So the concept of a 24/7 live global radio station with human tastemakers proves intriguing, while possibly overly ambitious. But Beats One manages to spin music from across genres and from around the world. The music is tied together by the DJ's authentic enthusiasm for sharing "their" music. Assuming that the variety/breadth lasts and Apple continues developing interesting programming, such as St. Vincent's Mixtape Delivery Service, Beats One has a promising future.

For You

While the various services have tried to solve/replace the process of musical discovery with algorithms and social features, none of these features have been able to truly replace the experience of organic discovery. I don't know if any algorithm will ever be able to replicate the experience of genuine discover, but Apple Music does a decent job showing a mix of programatic and human-curated recommendations.

The For You section of the app proves very similar to the Beats streaming music app, launched last year. When you first start the app, you are prompted to add various artists and genres to help get started. This feature does a pretty good job of recommending curated playlists, introducing artists catalogues with "Intro" and "Deep Cuts" playlists. So far exploring this feature, I ended up listening to the "Take a Chill Drive" playlist, as well as LP5 by Autechre.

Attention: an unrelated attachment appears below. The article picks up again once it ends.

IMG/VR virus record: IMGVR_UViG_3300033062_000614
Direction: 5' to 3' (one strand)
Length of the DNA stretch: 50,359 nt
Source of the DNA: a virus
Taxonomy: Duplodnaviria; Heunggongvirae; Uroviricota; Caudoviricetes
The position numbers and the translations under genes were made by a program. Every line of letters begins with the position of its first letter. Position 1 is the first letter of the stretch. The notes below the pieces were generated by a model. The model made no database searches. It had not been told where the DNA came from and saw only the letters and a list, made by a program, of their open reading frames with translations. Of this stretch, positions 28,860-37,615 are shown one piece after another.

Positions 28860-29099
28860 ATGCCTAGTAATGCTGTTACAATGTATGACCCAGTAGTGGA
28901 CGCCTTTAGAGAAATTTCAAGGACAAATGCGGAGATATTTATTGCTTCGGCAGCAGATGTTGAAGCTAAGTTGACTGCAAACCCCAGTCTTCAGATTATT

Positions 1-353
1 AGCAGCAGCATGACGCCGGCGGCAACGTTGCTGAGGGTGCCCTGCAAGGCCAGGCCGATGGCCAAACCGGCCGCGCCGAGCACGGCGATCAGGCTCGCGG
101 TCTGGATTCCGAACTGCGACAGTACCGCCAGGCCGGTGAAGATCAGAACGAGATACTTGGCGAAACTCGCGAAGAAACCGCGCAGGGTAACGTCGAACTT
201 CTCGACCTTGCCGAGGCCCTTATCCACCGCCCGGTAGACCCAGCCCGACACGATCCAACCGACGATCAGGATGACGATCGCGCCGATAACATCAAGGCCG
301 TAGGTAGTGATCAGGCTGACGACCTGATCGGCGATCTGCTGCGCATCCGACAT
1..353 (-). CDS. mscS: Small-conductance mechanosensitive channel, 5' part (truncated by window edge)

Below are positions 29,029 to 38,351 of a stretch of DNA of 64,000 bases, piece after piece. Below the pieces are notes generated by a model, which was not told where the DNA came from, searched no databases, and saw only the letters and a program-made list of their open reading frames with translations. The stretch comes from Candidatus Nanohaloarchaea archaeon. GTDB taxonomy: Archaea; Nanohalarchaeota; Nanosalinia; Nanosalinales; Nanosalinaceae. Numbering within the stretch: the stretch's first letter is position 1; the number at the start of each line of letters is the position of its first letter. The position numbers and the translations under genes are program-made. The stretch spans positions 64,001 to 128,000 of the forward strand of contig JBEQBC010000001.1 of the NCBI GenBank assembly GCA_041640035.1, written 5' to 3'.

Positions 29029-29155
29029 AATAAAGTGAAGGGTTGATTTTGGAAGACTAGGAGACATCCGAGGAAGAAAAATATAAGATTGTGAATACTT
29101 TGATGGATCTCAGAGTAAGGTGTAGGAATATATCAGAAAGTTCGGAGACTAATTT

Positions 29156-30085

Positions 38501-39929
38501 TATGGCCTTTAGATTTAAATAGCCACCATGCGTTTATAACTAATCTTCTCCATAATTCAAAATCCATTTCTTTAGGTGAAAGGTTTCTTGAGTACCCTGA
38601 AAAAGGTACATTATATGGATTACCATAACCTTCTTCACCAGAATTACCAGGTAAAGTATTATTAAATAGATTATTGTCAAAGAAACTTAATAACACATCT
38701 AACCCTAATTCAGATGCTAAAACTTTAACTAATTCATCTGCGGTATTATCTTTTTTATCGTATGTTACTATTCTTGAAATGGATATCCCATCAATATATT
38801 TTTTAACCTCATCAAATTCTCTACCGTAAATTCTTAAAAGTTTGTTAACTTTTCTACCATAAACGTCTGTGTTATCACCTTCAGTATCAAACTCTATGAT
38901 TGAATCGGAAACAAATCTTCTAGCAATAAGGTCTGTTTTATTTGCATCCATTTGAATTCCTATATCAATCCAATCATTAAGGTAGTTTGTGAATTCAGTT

Connect, the social media section for artists, was probably the feature that I was initially most skeptical of. Apple delivered on a sleek user experience to follow your favorite artists, but whether or not this feature succeeds will ultimately depend on the content from the artists. While some artists seem to be using this as another Facebook/Instagram/Twitter feed, there is a lot of potential here for delivering unique content. For instance, on the Nine Inch Nails Connect page, Trent Reznor posted instrumental versions of both The Fragile and With Teeth. If large and small artists adopt this platform, I am pretty hopeful for this feature.


Many companies over the years have claimed to be "game-changing" or "revolutionary" and have assorted a slew of celebrity endorsements (see Tidal or Pono), but Apple stands as one of the few that could actually change the way that we interact with music and has the added advantage of not relying on music for its core business. In terms of technical difficulties, I did encounter a few generic error messages that caused playback to stop, but nothing out of the ordinary for a day one launch, but despite some typical day one bugs and other small issues, Apple Music delivers a cohesive musical experience on day one. 

800 million iTunes accounts looms large over Spotify's 40 million (10 mil paid), and by continuing to innovate around how we interact with music, I am pretty optimistic for the future of the service and for artists. If you have an Apple device, I think the free trial is definitely worth checking out.

Topics: music recommendations, music industry

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David Joseph Hunt

David plays bass and sings for Undersea. David uses Modulus, Fender, and Moog electric/synth basses and Ampeg amps.

Undersea is a Boston-based band 

Corey Wade - Vocals & guitar
David Hunt - Bass & vocals 
Seth Botos - Drums & vocals
Matthew Vincenty - Guitar